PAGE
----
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IAVA | March 15, 2017

IAVA Daily News Brief – March 15, 2017

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A C-130 Hercules, From Alaska Air National Guard’s 144th Airlift Squadron, flies over Denali National Park and Preserve, Alaska, March 4, 2017. Staff Sgt, Edward Eagerton/Air National Guard | Military Times >>

Today’s Top Stories

Former service members exposed to contaminated water at Marine Corps Base Camp Lejeune over a 35-year period can now apply for veterans disability benefits, under a new federal rule finalized Tuesday. The move, which comes after a two-month review of the department’s plans, is expected to affect as many as 900,000 veterans and cost more than $2 billion over the next five years. | Military Times >>

“Ensuring there is clarity on VA’s course of action on this matter is essential to veterans and their loved ones understanding what services VA will provide and that individuals in crisis are not further disrupted by bureaucratic obstacles,” stated the letter. “These questions must be addressed quickly, and the answers must be communicated proactively to all veterans immediately.” Half a million veterans have been given other-than-honorable discharges, many after diagnoses of post-traumatic stress disorder or traumatic brain injury. | Charlottesville Newsplex >>

A House bill seeking to end federal checks that prevent more than 167,000 veterans deemed “mentally incompetent” from keeping or purchasing firearms is receiving criticism from some Democrats and former generals. “This would be irresponsible, dangerous, and life threatening to those who need access to care, not weapons,” a group of 14 former military officials wrote to lawmakers in a letter opposing the bill. | Stars and Stripes >>

Iraq and Afghanistan

Iraqi forces backed by a U.S.-led coalition have taken 30 percent of west Mosul from Islamic State militants in an operation launched in October to drive the IS out of its last major stronghold.Malaysian Defense Minister Hishammuddin Hussein said the success of the Mosul operation would drive hundreds of IS militants and sympathizers from Southeast Asia back to their home countries. | Reuters >>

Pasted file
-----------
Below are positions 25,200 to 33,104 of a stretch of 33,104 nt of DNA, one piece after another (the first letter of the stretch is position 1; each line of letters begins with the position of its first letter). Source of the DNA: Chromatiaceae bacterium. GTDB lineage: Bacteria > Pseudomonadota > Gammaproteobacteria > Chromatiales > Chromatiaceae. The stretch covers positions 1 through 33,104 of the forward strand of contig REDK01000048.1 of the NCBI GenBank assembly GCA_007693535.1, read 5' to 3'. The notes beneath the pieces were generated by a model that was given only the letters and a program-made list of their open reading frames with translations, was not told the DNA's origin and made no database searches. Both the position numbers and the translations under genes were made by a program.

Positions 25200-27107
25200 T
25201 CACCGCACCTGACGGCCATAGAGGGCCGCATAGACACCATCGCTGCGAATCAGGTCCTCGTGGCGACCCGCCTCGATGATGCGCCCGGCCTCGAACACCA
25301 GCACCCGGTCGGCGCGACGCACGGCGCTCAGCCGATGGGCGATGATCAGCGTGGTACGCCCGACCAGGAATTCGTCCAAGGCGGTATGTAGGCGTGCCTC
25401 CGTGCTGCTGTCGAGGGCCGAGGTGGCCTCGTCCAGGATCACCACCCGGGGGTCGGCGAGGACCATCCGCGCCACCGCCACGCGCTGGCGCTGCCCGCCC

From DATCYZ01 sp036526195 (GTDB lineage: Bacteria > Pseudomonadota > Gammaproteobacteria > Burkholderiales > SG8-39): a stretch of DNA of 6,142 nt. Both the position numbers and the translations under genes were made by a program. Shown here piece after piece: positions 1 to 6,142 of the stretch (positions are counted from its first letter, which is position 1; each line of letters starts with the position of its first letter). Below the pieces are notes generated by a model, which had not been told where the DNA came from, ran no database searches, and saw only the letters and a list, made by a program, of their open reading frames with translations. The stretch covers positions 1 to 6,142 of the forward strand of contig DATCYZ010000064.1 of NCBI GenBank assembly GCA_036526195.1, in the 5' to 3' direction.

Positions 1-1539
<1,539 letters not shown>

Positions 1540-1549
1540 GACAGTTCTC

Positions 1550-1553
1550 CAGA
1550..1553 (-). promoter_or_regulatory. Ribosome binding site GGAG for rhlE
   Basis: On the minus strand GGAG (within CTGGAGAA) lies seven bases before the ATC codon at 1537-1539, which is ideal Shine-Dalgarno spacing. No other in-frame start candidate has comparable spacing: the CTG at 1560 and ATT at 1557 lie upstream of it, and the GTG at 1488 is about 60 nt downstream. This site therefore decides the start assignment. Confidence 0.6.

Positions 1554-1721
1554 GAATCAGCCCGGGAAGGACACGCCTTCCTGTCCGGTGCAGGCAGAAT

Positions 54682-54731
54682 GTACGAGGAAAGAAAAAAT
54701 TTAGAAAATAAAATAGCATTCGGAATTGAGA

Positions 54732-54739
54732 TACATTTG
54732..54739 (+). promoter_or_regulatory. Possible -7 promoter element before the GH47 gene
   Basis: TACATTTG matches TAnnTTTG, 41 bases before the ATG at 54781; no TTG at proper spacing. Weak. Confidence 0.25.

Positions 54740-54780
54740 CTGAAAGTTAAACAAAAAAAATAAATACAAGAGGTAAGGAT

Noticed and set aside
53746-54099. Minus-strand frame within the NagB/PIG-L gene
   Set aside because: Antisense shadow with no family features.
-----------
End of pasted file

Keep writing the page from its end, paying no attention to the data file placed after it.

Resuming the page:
The Taliban have cut off a suspected thief’s hand and foot in public, the latest brutal punishment to be meted out by the Islamic extremists in the growing areas under their control, Afghan officials said Tuesday. | Daily Mail >>

Iraqi troops have surrounded western Mosul and military leaders vow it’s only a matter of time until they crush the last major stand of the Islamic State group in Iraq. But the militants are positioning themselves to defend the remains of their so-called “caliphate” in Syria and wage an insurgent campaign in Iraq. | Fox News >>

Military Affairs

Even as the U.S. Army prepares to grow, Lt. Gen. Joseph Anderson still worries about units not having enough time to recover between deployments amid a rising demand for the service to take on more missions. President Donald Trump’s pledge to increase defense spending by $54 billion in fiscal 2018 will allow the Army to go to a 476,000-soldier active force by Oct. 1. | >>

It’s been a year since the U.S. Army began researching the use of a British-built hoverbike as an autonomous delivery drone for battlefields, and it recently showed off its progress. The Army is hoping to develop the drone so that it can fly supplies to troops in combat zones, removing the need for risky ground transport missions. | PC World >>

The Justice Department unsealed a new indictment Tuesday charging a Navy admiral and eight others with corruption and other crimes in the “Fat Leonard” bribery case. The military personnel are accused of taking bribes from Singapore-based defense contractor Leonard Glenn Francis of Glenn Defense Marine Asia, which came in the form of lavish gifts, prostitutes and luxury hotel stays, according to the indictment. Francis has already pleaded guilty to defrauding the Navy of tens of millions of dollars. | Fox News >>


The five artists hail from across the country and will present their unique collections at the free to attend event. Trish Brownlee’s media altered photographs are printed on handmade paper created from old military uniforms. Stina Oliver’s triptych is comprised of three metal prints with dramatically staged photographs that represent life before, during and after trauma. Teri McCan’s abstract watercolor paintings on canvas use negative space to imply emptiness and incompleteness. Barbara Lee’s series of mono prints depict the possibilities of women and engage the viewer in the process of self discovery. Bert Leaverton’s unique photos feature photography of carefully constructed small scale models that recreate scenes from her time in Iraq. | Broadway World >>

“We are known as a very hard obstacle course race,” said Brian Carney, founder and CEO of Bonefrog. “We don’t share a market with the Warrior Dashes or the Spartan Sprint because we don’t have a lot of the ‘fun’ type obstacles like water slides. It’s more strict military-type stuff.” Carney, a 13-year Navy SEAL veteran, began engineering the company back in November 2012 when he was serving in Afghanistan. After hearing about the growing popularity of obstacle course races back in the states, he thought he could do it better. | Yellowhammer News >>

“So now being in a smaller class you get the direct one-on-one attention that you really need in that transition, because going back to a classroom in a regular university with 300 kids in a hall, it would be difficult to gain that same intimacy and engagement,” said Dustin Chambers, Veterans Education Program student. Airman Dustin Chambers is in the 144th Fighter Wing, but he is also one of the students in rolled in the Veterans Education Program at Fresno State. | KFSN >>

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